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In “Your Law Firm’s DMS: Put the Past Behind You,” Brian Ruthruff and Dodie Edelstein identified new features lawyers can expect in a document management system (DMS) today. In this follow-up, they have advice for making the successful leap to a new DMS.
Upgrading your existing document management system, or designing an entirely new law firm DMS, does not have to be a huge drain on time and resources. Be aware of common pitfalls and use a systematized approach, and the process can be relatively quick and painless.
Planning. If you are going to upgrade, get a detailed analysis of the changes made to the program — specifics that go beyond the vendor’s “ReadMe” file. This process involves careful thought and planning. You want to make sure all the older features that work well for your firm are going to be there, too, and function the same as they did before. Users will need to know the real differences they will see in the updated system. Prepare to spend a good chunk of time on planning — more than on any other part of the project. It will pay off in the end.
Focus groups. To make sure you end up with a DMS that fits your firm, you want users to see real involvement in the planning process. To gain buy-in, you must hear people out, address their concerns and bring them together. Focus groups are great for this. Do it right, and focus group members should end up being some of your biggest cheerleaders as the system rolls out. We start focus group sessions with a short PowerPoint presentation on what makes up a good design, examples of similar designs and what their role is. In addition, we always have a working version of the system with an initial design as a starting point. In short, try to focus the focus group.
Do not forget training! Know what new features are available and how you are going to train users in them. Especially with today’s “matter-centric” designs, training is paramount for boosting user adoption rates.
Even if system features aren’t new, some users still won’t know about all the functionality available to them. Searching the DMS is one example of a critical training need. Now that all your documents are in a database, how can you find them? How does an attorney look for the best work product without just searching for the words “motion” and “pleading”? A DMS is only as good as the documents you can find once it is implemented. Everyone needs to know all the tricks to finding firm work product.
Know the way back. Yes, there needs to be one. Every implementation plan needs rollback options, though they should only be used as a last resort. With proper planning this should not be an issue, but it wouldn’t be “proper” without it either. Sometimes planning for a disaster is the best way to prevent one.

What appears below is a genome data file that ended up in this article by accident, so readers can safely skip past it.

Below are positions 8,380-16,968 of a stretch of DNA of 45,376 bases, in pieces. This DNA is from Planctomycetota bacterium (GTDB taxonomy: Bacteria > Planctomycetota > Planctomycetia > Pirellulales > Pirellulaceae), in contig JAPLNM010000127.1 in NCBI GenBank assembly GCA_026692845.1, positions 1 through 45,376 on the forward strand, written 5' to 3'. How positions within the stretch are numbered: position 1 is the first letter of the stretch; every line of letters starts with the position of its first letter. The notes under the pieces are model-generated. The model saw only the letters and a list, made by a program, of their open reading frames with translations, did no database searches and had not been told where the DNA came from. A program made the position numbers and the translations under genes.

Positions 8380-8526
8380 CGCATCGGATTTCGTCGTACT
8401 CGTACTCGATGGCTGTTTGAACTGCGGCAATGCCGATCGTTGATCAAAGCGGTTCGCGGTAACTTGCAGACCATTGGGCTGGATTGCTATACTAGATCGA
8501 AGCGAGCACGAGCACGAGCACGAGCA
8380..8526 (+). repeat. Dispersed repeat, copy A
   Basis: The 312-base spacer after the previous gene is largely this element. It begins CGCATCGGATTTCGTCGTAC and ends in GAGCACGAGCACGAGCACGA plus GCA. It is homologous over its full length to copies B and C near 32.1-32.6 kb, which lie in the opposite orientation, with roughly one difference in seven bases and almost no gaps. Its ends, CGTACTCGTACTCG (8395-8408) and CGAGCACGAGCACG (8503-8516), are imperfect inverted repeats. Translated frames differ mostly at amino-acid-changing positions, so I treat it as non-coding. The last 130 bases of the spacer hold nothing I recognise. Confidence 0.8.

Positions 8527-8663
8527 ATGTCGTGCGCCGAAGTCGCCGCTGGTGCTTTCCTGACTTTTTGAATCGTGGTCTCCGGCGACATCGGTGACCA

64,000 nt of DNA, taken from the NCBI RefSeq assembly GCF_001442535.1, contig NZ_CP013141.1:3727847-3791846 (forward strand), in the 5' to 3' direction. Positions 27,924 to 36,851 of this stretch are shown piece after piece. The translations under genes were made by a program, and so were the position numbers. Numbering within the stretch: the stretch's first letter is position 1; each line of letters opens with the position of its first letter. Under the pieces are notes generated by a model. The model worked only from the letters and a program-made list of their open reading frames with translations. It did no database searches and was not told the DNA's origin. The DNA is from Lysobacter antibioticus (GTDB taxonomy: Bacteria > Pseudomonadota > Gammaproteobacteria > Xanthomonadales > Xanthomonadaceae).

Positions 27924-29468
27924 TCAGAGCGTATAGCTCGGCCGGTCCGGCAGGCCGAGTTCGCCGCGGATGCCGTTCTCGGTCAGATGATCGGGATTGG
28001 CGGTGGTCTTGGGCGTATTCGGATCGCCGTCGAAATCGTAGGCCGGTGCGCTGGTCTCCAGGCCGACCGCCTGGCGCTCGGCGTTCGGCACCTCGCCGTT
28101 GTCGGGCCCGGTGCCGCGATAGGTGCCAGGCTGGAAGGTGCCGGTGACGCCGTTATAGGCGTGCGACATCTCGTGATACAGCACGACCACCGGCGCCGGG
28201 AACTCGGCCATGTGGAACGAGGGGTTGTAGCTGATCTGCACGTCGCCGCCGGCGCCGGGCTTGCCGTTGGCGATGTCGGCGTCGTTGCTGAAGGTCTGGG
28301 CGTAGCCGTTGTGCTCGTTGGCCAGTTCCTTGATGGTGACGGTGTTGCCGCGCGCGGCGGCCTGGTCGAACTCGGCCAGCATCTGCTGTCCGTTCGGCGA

Upgrading or switching to a new DMS is a big deal. Be sure to announce it in advance — several times — and make the day fun by bringing in something festive to ease the transition.
Floor support for users is key on days just after the rollout. We recommend having the same group of people that delivered the training available for floor support on rollout day and for an appropriate number of days after rollout. They’ll likely have bonded with your staff during the training, and can be available to literally walk the floors, helping users with things they have missed or forgotten. You might also consider one-on-one training for anyone who missed the scheduled training sessions.
Efficient user-driven software programs require an iterative approach to keeping current and on track with user needs. That means periodic reviews of the functionality, adoption rates and design, as well as advanced and continual training.
“Lunch-and-learn” sessions work nicely for follow-up after the launch, and for advanced training. Bringing in lunch encourages attendance and can help people fit more into their day. A trainer can spend about 30 minutes on review, allowing time for questions and answers. Subsequent sessions, held on a quarterly or some other periodic basis, can cover advanced topics.
Careful and considerate planning can control the chaos, ensuring that you bring your firm up to date with today’s technology without making it tomorrow’s headache.
Brian Ruthruff has been in the information technology field for over 25 years, starting in the banking industry and followed by startups in Silicon Valley. He has worked with law firms and technology extensively in his 10-plus years with Innovative Computing Systems (ICS) and has implemented, managed and supported projects for ICS’s largest clients.
Dodie Edelstein is the Director of Training at Innovative Computing Systems and has nearly 30 years of experience in law firms and technology companies managing technology initiatives and providing training to lawyers and staff.
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